How ADS-B Works
ADS-B is the new air traffic control technology the Federal Aviation Administration (FAA) has adopted. It's a key part of the Next Generation Air Transportation System, which is frequently called just NextGen.
ADS-B uses Global Positioning System (GPS) satellite signals to identify the locations of aircraft. It's far more accurate for air traffic control than the previous, radar-based system.
ADS-B stands for Automatic Dependent Surveillance-Broadcast. It broadcasts aircraft information continuously to air traffic controllers and other participating aircraft. It will enable planes to fly more direct routes, ease congestion, decrease carbon dioxide emissions, and save aircraft operators time and money.
ADS-B has four main components.
- Satellite constellation: Data is continuously sent from the set of 24 GPS satellites to aircraft's onboard GPS devices, where the data are interpreted and then sent to ADS-B ground stations.
- Ground-based stations: Some 660 ground-based stations, or ground-based transceivers, in the United States receive data and transmit them to air traffic control stations.
- Two pieces of equipment that must be installed on aircraft to enable them to broadcast data to ground stations and other properly equipped aircraft: an instrument flight rules-certified, WAAS-enabled GPS receiver and either a 1090 MHz extended squitter (ES) with a Mode S transponder or a 978 MHz universal access transceiver (UAT) for use with an existing transponder. The UAT option is allowed only for aircraft that never fly above 18,000 feet or outside the United States. Some UATs have a GPS receiver incorporated into them.
How it Works
ADS-B uses satellite signals and aircraft avionics systems to interpret aircraft data and broadcast it to air traffic controllers on a continuous basis and in almost real-time. Aircraft that have the GPS receiver will also have access to the data, enabling pilots to know the locations of other aircraft.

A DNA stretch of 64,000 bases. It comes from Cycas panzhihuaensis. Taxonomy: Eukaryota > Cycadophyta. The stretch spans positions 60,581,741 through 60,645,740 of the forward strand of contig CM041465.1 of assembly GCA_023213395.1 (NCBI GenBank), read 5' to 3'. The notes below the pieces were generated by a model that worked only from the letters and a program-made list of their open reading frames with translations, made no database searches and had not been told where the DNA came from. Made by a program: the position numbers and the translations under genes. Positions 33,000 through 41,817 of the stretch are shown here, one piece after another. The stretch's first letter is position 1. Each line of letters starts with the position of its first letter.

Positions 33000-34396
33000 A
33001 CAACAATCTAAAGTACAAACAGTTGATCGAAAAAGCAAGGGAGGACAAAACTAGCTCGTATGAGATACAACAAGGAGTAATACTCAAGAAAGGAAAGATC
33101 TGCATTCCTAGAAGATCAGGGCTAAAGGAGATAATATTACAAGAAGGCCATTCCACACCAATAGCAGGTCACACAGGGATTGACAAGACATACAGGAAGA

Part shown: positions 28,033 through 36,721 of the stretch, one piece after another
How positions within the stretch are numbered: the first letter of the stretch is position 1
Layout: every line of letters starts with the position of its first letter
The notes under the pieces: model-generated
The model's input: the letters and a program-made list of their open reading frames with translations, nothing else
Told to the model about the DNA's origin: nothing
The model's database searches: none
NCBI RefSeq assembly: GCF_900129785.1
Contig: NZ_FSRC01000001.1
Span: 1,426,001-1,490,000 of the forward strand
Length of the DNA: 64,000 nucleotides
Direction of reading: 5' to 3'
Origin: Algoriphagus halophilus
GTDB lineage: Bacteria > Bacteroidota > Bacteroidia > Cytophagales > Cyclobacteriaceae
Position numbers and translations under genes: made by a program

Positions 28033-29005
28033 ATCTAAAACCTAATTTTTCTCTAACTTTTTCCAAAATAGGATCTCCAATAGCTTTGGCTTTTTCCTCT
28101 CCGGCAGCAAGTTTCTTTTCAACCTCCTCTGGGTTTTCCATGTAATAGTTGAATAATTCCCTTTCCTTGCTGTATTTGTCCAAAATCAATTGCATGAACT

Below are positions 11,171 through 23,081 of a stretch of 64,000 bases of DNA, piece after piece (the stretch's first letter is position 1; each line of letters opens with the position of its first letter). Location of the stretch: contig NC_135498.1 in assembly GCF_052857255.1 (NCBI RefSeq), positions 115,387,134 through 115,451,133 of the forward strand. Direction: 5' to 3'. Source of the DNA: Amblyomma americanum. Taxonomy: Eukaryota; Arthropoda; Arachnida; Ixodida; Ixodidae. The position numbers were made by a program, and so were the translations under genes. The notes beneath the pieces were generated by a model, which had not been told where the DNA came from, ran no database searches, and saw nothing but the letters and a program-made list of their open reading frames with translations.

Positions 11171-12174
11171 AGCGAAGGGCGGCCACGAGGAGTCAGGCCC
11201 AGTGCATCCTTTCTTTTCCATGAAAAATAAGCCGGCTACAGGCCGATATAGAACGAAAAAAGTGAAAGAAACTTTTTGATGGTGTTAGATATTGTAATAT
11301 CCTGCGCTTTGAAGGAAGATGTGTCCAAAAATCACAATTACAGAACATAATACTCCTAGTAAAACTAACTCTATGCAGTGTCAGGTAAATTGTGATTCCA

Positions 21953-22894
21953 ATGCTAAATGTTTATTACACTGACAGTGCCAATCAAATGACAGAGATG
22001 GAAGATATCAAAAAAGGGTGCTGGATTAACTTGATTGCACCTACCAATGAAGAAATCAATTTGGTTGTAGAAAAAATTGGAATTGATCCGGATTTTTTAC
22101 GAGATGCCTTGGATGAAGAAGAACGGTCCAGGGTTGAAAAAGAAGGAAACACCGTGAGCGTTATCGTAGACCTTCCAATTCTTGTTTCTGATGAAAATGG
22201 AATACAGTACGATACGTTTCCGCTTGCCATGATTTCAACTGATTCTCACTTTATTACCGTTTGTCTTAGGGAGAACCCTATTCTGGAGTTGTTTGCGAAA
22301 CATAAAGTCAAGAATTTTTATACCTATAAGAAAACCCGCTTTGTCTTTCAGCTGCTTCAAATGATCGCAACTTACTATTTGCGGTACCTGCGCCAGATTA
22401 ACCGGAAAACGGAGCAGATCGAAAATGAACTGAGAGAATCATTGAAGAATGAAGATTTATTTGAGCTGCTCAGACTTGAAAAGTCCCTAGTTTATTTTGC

The satellite and aircraft avionics data create a very accurate picture of each aircraft's location, speed, altitude, and more than 40 other parameters. These data are transmitted to a ground station and then to air traffic controllers.
There are two different functions of ADS-B: ADS-B In and ADS-B Out.
- ADS-B Out is the first and main function that the FAA has addressed. An aircraft that is capable of ADS-B Out can broadcast its data to air traffic controllers and other ADS-B equipped airplanes. According to an FAA mandate, all aircraft that want to fly in airspace that currently requires a transponder must have the WAAS-enabled GPS receiver and either the ES or UAT by January 1, 2020.
- ADS-B In remains an optional capability. The ADS-B In function will allow aircraft to receive traffic and weather information in real-time on the aircraft cockpit display. ADS-B In is a great improvement over radar-based traffic collision avoidance systems (TCASs). For example, TCASs can display the vertical distance from another aircraft but not the lateral distance. ADS-B In will display the speeds, locations, altitudes, and vectors of other participating aircraft, along with many other pieces of data.
Limitations and Errors
The biggest issue for ADS-B is the cost of purchasing and installing the necessary equipment on virtually every aircraft in the country. While the program makes flying safer and more efficient, some corporate flight departments and general aviation pilots are having a difficult time justifying the cost, which may run from about $4,000 to as much as $200,000 depending on the kind of equipment selected and the type of aircraft.
ADS-B has very few system errors; in fact, it is known for its reliability. No human-made system is fool-proof, though, and some experts claim that ADS-B (and GPS in general) is vulnerable to system infrastructure attacks such as hackers or GPS jamming. Additionally, since ADS-B is reliant on the GPS satellite system, normal satellite-related errors, such as timing errors and those due to disturbances from the ionosphere, can affect the accuracy of ADS-B.